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#1 of 16 Old 09-27-2012, 08:56 AM - Thread Starter
 
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Not sure if looking for advice or just to let off steam. 

My DS is in 2nd grade at public school. We have had 1 major problem, which was dealt with professionally and right away. In all respects the school is what we want. We are very happy with his teachers, his classmates, his friends. It is literally right down the street, which makes it perfect for casual play dates. He is thriving. 

 

My DD just started at the same school. Huge budget cuts this year. This year the government cut all funding for special classes. They are calling it "inklusion" to put a nice spin on it. This is the whole city and beyond, not the local school. What it means is all handicapped children must attend the regular school, without any additional help or support, and with the regular teacher, who has NO training in helping these kids. It is not fair to these kids, who NEED extra help and support and can not handle the regular classroom. It is not fair to the teacher, who I know is trying her very best, but still has to spend 90% of her time on the three children in my daughters class, and has only 10% left for the other 22 children. Who have obviously not learned much or done much this year. And it is not fair for the 22 kids, who are being pulled back - severely. And it is not fair for my DD. Which HAS to be my main concern. 

 

Options - 

I can not move her to another public school, because the same policy is affecting them all. 

 

I will ask to move her to the other class. But every other parent is doing the same, so not confident that will work. 

 

I can let her be, and hope that the budget will return next year, so that at least 2 of these kids can get the services they need in a special class. The school they attend has a very good special class, except for this crazy rule this year that no new kids are allowed to attend it. However, I think this is too passive and naive and will not just wait and hope.

 

I can move her to private school. If there are even spots. Many of the other parents in the city are in the same boat I am in, so they are all jumping out to private schools. So chances are slim. 

 

Then I have worry about disrupting my 7yo son if we transfer him as well. My kids are the best of friends and would love to go to school together. However my son has a great class where he is. Plus it takes him a while to warm up to people, and I am worried putting him in a new class will make him the outsider to all the other kids who have been together for 3 years already. Ugh - so conflicted.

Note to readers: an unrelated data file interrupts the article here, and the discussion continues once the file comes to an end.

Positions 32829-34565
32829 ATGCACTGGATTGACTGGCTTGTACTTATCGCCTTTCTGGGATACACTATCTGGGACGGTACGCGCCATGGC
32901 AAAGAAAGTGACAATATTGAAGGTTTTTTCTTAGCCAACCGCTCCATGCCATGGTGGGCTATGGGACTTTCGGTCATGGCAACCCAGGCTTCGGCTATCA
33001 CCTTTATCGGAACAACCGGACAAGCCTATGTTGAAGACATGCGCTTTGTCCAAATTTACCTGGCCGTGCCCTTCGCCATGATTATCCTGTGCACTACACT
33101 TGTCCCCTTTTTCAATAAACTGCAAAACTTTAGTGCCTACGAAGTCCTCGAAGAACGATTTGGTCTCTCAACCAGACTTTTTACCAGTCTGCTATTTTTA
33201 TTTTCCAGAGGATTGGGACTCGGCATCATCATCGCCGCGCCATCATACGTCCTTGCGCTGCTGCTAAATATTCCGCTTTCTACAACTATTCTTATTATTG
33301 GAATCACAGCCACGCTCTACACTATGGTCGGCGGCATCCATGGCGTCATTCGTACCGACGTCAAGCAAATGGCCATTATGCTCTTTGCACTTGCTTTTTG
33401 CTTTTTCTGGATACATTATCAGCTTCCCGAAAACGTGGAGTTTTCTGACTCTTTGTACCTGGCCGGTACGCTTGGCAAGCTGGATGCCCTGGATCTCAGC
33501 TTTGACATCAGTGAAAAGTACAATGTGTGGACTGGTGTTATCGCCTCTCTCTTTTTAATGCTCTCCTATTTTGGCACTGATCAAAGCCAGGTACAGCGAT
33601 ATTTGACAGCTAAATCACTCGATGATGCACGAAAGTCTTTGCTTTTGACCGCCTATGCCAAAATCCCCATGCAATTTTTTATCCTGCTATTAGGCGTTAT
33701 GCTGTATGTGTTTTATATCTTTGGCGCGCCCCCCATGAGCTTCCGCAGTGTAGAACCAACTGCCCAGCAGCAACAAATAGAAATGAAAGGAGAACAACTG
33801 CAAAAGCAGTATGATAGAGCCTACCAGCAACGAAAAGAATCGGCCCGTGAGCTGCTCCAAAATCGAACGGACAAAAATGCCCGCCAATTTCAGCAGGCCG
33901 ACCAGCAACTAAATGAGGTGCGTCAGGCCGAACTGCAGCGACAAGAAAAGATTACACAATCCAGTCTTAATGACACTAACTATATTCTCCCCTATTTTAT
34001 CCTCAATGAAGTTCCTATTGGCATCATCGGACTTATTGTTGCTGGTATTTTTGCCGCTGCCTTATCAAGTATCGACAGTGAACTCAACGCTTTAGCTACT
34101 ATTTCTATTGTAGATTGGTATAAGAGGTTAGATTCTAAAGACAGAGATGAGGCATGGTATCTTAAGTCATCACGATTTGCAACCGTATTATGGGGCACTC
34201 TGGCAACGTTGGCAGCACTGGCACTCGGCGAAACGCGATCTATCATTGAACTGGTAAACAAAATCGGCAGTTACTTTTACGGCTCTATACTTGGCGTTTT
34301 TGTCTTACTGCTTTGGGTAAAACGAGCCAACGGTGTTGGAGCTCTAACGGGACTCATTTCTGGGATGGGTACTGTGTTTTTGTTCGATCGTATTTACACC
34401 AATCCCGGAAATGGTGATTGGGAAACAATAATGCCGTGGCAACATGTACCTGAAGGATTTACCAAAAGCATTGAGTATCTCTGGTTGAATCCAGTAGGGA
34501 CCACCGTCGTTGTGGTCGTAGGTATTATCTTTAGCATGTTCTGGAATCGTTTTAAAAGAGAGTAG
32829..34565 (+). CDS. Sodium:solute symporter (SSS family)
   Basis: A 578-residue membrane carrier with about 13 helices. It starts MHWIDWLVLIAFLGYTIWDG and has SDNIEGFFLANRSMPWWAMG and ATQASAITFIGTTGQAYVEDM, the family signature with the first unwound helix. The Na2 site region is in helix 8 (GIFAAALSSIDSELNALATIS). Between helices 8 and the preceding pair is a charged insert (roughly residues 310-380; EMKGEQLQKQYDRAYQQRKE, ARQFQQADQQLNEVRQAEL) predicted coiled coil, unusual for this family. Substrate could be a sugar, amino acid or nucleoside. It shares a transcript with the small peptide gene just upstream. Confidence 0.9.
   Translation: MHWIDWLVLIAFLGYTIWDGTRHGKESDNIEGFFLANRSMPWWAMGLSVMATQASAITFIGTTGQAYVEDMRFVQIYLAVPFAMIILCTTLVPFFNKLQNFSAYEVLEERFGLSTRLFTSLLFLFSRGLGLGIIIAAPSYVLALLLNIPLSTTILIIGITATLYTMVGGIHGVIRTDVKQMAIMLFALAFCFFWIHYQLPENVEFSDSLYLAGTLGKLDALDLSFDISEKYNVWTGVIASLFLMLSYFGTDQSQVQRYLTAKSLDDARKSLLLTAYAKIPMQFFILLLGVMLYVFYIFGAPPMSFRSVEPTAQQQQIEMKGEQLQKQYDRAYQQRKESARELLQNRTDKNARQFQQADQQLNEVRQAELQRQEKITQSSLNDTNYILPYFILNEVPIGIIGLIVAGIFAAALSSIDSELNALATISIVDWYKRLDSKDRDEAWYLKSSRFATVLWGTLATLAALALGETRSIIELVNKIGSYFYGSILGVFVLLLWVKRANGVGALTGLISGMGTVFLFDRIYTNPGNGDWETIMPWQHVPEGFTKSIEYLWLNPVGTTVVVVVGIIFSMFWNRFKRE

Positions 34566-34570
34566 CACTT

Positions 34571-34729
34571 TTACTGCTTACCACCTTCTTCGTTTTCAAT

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#2 of 16 Old 09-27-2012, 10:14 AM
 
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First of all, I am not an education expert, just a public school parent, so other posters, please feel free to correct what I write if it's inaccurate. This is my understanding of the situation based on our school district.

 

* I believe inclusion is the law, not due to budget cuts. In our area, some schools implemented this gradually and well (district where my DH teaches), while others waited and rushed, which caused difficulties (my kids' district).

* The teachers SHOULD have training AND supports if they are teaching the inclusion class. This was/is being handled not so well in our district. Teachers got very little training before inclusion was introduced and supports have been taken away progressively (going from 2 teachers in the classroom to just aides coming in part-time).

* Some kids who are experiencing difficulties may end up with IEPs and other help they need and are entitled to, but the school has to go through every step of the process before that can happen and it can take a while.

 

I suggest you get together with the other parents and go to the principal and administration to voice your concerns. It sounds like there is a difficult situation going on that isn't serving *any* of the kids or the teacher well, so maybe banding together and making some noise will help get some extra resources. The squeaky wheel gets the grease in our district.
 


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#3 of 16 Old 09-27-2012, 11:36 AM
 
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Allison, remind us, you are still outside the US, right?  Ragana, I believe Allison is in Denmark.